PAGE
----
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Maintaining Healthy Relationships: University of Waterloo Studies Identify a Promising Way

Thinking about the future helps overcome relationship conflicts, according to a University of Waterloo study just published online in Social Psychological and Personality Science.

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Unlocking the Languages of Autistic Children in Families

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Researchers at the University of Kent are arguing that creativity and intermedial languages can be used as a bridge to communicate with autistic children.

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Metabolite Normally Secreted in Urine May Cause Cognitive Impairment in Kidney Failure Patients

• A metabolite that is normally excreted in urine was linked with impaired cognitive function in patients with kidney failure. • The metabolite has been previously linked to cognitive impairment in other patient populations.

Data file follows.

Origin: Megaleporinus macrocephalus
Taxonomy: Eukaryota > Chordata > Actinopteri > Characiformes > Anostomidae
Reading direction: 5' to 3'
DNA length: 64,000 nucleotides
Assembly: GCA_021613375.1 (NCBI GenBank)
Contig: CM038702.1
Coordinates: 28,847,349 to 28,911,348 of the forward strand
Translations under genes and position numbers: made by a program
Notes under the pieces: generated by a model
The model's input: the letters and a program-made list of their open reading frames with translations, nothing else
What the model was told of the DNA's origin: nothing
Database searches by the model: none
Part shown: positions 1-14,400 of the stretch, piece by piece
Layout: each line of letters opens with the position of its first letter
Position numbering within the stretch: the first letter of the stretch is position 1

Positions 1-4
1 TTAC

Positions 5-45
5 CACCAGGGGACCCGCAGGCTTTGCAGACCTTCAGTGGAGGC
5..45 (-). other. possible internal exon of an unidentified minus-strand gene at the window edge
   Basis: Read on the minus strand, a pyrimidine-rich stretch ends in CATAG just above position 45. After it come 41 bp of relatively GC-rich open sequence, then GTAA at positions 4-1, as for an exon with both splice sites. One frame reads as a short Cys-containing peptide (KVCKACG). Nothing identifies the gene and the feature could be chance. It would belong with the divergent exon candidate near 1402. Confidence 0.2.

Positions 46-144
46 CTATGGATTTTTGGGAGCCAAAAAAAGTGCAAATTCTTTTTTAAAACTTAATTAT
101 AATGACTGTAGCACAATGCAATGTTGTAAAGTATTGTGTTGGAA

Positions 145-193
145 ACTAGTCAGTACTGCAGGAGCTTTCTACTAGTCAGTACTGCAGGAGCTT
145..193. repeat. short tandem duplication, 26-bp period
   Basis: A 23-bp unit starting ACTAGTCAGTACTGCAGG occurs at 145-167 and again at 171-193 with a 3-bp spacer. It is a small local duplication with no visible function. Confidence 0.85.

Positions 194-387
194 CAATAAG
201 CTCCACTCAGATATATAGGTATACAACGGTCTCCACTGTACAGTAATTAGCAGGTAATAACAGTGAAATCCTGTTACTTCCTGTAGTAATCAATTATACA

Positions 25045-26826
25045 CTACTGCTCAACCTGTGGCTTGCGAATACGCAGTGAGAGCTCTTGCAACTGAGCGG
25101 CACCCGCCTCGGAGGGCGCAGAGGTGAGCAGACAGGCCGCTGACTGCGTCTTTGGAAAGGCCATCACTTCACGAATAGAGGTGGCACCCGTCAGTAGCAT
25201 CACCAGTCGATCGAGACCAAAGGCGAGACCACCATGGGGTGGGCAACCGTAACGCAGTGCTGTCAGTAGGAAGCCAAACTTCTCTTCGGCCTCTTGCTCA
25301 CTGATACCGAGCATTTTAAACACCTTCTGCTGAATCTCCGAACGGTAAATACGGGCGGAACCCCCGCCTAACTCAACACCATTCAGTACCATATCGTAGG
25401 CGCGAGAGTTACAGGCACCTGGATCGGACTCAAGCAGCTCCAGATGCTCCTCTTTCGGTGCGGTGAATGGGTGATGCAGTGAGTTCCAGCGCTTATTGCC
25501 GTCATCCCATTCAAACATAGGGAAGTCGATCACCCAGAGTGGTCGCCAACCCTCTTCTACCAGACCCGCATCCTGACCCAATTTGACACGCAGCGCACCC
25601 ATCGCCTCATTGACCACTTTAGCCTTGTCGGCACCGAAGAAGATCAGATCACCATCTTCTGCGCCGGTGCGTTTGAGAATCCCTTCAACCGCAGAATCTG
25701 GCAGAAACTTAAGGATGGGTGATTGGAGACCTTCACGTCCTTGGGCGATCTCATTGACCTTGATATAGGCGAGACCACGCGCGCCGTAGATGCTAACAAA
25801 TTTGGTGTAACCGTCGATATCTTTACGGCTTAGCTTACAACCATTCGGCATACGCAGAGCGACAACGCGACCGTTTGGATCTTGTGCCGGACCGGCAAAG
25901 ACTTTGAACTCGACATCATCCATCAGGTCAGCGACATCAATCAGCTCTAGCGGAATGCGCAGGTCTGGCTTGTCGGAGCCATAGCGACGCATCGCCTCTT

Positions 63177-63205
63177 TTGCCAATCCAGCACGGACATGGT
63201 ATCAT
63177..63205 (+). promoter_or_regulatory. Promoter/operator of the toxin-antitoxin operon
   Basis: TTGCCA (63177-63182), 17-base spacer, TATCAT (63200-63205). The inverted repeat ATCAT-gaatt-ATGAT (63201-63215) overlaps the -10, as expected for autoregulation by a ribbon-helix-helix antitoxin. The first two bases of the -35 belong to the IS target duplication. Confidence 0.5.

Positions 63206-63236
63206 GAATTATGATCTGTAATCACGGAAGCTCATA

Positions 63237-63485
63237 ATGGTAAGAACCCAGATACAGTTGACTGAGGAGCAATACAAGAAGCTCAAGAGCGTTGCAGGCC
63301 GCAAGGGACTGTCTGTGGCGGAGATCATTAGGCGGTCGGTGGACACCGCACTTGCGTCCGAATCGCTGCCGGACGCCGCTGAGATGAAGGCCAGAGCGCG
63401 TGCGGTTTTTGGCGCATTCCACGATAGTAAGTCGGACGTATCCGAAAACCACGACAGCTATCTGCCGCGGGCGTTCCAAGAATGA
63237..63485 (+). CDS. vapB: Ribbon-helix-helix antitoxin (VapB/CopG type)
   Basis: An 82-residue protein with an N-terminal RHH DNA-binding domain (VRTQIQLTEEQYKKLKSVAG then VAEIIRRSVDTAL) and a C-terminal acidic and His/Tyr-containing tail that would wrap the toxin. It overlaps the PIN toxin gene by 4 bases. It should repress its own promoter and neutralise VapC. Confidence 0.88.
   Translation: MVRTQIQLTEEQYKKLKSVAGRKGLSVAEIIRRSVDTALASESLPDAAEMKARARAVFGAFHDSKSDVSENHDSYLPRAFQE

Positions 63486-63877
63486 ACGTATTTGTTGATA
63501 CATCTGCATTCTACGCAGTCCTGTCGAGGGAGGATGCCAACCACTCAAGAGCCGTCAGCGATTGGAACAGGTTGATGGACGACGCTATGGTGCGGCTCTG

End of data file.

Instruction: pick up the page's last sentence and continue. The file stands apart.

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In Gauging and Correcting Errors, Brain Plays Confidence Game, New Research Shows

The confidence in our decision-making serves to both gauge errors and to revise our approach, New York University neuroscientists have found. Their study offers insights into the hierarchical nature of how we make choices over extended periods of time, ranging from medical diagnoses and treatment to the strategies we use to invest our money.

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Infantile Memory Study Points to Critical Periods in Early-Life Learning for Brain Development

A new study on infantile memory formation in rats points to the importance of critical periods in early-life learning on functional development of the brain. The research, conducted by scientists at New York University’s Center for Neural Science, reveals the significance of learning experiences over the first two to four years of human life.